10 MILLIWATT BEACON TRANSMITTER FOR 30 METER
KEYED BY AN AUDIO PLAYER

(2011)

KLIK HIER VOOR DE NEDERLANDSE VERSIE

Experiments with very low power QRSS beacon transmitters
There is a group enthusiastic radio amateurs that is doing experiments with very low powers. That is possible by using a low CW speed (QRSS speed). Most of the activities can be found in a band of only 100 Hz, namely 10140.0 to 10140.1 kHz in the 30 meters amateur band. Signals are decoded with a special software program. My beacon transmitter could only be modulated with a square wave with a frequency shift of 4 to 5 Hz. But for the serious work, in morse code the call, QTH locator or transmit power had to be transmitted. But how can that keying with morse code be realized?


The beacon transmitter is keyed by a WAV file that is played by an
audio player (MP3/WAV player). Here I do use a mobile phone as an audio
player. But you can use all kinds of other audio MP3/WAV players of course.

Keying with an audio player
For keyng the beacon transmitter with morse code, I had already a solution with a light dependend resistor (LDR) in front of a PC monitor. On the screen was a black and white flashing square in the rythm of the morse code. But then, the PC had to be switched on all the time, 100 watt power to key a 10 milliwatt transmitter, what a waiste of energy! There had to be a better solution. For example an audio player! You can set the audio player so that it repeats an audio file all the time. For making the audio WAV file, a computer program in Python was written. My call in morse code with a dot length of 3 seconds and also an audio file with a dot length of 6 seconds. When you want to change the dot length, you do not have to re-program a micro controller, but you simply select another audio file on the audio player! And the beacon transmitter was modified so that it could be keyed by the incoming audio signal. A detector makes zeroes and ones of the morse code tones. And... my mobile phone can also pay WAV files! I do not use that telephone to make telephone calls, I do not have friends. When you do use a telephone as audio player, take out the SIM card, otherwise incoming telephone calls can disturb the modulation. But you can also use all kinds of other WAV/MP3 players of course.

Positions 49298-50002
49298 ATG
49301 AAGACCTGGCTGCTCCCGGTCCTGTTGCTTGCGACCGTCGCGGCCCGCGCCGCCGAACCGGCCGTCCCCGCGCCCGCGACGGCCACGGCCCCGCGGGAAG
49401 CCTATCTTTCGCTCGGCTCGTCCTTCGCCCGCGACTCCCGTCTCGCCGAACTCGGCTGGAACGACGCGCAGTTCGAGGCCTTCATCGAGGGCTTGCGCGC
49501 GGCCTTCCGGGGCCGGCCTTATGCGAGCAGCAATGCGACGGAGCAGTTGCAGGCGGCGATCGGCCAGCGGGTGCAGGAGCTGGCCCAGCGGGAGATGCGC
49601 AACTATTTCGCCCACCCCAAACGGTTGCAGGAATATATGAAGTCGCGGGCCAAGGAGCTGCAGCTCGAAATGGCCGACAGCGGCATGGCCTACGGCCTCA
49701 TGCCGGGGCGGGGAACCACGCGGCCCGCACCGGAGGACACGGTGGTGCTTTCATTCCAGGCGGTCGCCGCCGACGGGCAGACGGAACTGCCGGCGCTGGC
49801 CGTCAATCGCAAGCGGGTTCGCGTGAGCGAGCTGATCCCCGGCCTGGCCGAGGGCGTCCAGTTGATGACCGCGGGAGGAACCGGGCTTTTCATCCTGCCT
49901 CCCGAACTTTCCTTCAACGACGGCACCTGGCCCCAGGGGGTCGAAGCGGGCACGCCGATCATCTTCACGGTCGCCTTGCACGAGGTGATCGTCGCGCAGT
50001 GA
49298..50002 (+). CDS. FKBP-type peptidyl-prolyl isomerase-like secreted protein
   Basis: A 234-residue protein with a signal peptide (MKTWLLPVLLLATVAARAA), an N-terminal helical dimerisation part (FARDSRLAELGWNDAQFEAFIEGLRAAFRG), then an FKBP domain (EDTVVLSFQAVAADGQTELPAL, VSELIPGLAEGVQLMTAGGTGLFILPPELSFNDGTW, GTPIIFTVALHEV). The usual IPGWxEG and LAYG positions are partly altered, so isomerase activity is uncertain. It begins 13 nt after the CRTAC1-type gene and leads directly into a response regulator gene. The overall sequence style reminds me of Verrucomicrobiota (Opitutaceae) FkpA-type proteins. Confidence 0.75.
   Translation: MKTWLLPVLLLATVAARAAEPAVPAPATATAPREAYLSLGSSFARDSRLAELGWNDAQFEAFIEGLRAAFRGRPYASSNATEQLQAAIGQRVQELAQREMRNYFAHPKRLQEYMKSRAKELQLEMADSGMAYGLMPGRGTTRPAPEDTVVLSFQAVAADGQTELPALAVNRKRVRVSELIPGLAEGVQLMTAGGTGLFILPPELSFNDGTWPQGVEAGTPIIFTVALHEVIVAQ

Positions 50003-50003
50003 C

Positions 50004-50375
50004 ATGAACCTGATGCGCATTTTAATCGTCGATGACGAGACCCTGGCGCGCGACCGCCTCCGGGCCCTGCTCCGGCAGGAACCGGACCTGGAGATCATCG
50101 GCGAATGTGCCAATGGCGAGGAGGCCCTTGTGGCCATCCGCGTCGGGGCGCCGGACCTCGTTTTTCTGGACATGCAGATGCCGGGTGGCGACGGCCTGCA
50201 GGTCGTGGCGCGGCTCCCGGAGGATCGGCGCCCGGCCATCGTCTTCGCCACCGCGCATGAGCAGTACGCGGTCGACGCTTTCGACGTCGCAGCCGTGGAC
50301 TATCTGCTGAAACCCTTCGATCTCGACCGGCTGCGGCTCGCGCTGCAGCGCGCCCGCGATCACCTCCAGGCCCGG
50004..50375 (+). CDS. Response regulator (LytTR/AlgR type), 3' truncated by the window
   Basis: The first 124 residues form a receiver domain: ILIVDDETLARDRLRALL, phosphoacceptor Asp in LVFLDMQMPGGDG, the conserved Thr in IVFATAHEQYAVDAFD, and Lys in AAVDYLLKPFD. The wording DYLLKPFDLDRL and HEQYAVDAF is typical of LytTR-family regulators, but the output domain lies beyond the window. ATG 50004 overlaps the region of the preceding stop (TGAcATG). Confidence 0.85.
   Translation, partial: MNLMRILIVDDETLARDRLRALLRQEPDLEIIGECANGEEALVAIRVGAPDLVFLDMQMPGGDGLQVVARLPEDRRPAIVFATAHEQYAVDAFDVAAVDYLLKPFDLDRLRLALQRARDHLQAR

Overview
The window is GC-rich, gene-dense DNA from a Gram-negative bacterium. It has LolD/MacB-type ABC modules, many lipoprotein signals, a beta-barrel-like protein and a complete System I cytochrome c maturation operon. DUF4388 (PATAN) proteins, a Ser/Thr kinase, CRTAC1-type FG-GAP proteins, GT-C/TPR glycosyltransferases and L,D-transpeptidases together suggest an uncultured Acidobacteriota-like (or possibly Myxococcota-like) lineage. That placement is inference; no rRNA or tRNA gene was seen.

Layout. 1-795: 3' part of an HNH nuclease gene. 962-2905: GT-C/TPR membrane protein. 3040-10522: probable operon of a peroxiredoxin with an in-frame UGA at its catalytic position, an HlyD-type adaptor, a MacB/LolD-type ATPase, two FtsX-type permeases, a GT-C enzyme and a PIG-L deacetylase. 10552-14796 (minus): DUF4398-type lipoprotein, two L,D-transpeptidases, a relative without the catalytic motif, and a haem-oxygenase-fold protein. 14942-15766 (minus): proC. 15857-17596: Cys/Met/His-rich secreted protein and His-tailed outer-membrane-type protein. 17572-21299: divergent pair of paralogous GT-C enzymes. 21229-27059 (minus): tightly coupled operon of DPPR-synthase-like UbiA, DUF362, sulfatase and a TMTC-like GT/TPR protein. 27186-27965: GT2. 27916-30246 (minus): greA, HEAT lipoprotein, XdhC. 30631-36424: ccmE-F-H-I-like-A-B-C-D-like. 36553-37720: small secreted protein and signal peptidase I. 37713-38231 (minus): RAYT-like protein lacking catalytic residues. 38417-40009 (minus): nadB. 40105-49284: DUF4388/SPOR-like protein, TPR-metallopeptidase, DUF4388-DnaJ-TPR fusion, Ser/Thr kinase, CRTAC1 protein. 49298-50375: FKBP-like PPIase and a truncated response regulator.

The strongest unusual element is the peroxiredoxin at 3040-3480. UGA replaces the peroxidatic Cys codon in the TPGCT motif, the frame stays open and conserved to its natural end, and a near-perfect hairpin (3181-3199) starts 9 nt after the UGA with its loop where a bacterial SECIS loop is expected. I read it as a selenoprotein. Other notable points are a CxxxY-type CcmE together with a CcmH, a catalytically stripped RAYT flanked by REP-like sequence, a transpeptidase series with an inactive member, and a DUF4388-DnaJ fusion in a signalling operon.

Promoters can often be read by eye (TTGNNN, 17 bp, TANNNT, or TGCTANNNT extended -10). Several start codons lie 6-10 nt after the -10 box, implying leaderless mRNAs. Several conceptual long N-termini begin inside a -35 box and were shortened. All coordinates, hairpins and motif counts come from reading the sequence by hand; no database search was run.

Circuit diagram
big diagram

Description of the circuit diagram of the transmitter
A crystal oscillator with a BC547 transistor is buffered by NAND1 and NAND2 and amplified by NAND5 to 8. The circuit with NAND3 and NAND4 is a square wave oscillator. When the switch is opened, the transmitter is frequency modulated by this square wave. But also in amplitude. During the positive half of the square wave, NAND5 to 8 are all switched on and the transmit power is 10 mW. During the negative half of the square wave, only NAND8 is active and the transmit power is only 1 mW (or 0.1 mW, depending on the used resistor values). When the switch is closed the transmitter is keyed by the audio signal of the audio player. The left BC547 does amplify this signal, the right BC547 with diode 1N4148 is the detector that makes zeroes and ones out of it. Set the volume control quite high. The capacitor of 10 uF does suppress the audio and other interferences.
During the transmission of a dot or dash, the transmit power is 10 milliwatt. During spaces, the transmit power is 1 milliwatt (or 0.1 mW, depending on the used resistor values) and the transmit frequency is lowered with 4 to 5 Hz. But for the current experiments, the beacon does transmit both shifts with 10 mW. The NAND's are all connected to +5V instead of to the output of NAND3.


The transmit signal of the beacon transmitter, keyed by an audio
player (MP3/WAV player). Here, the power of both shifts is 10 milliwatt,
but you can also transmit with a lower power during the lower shift.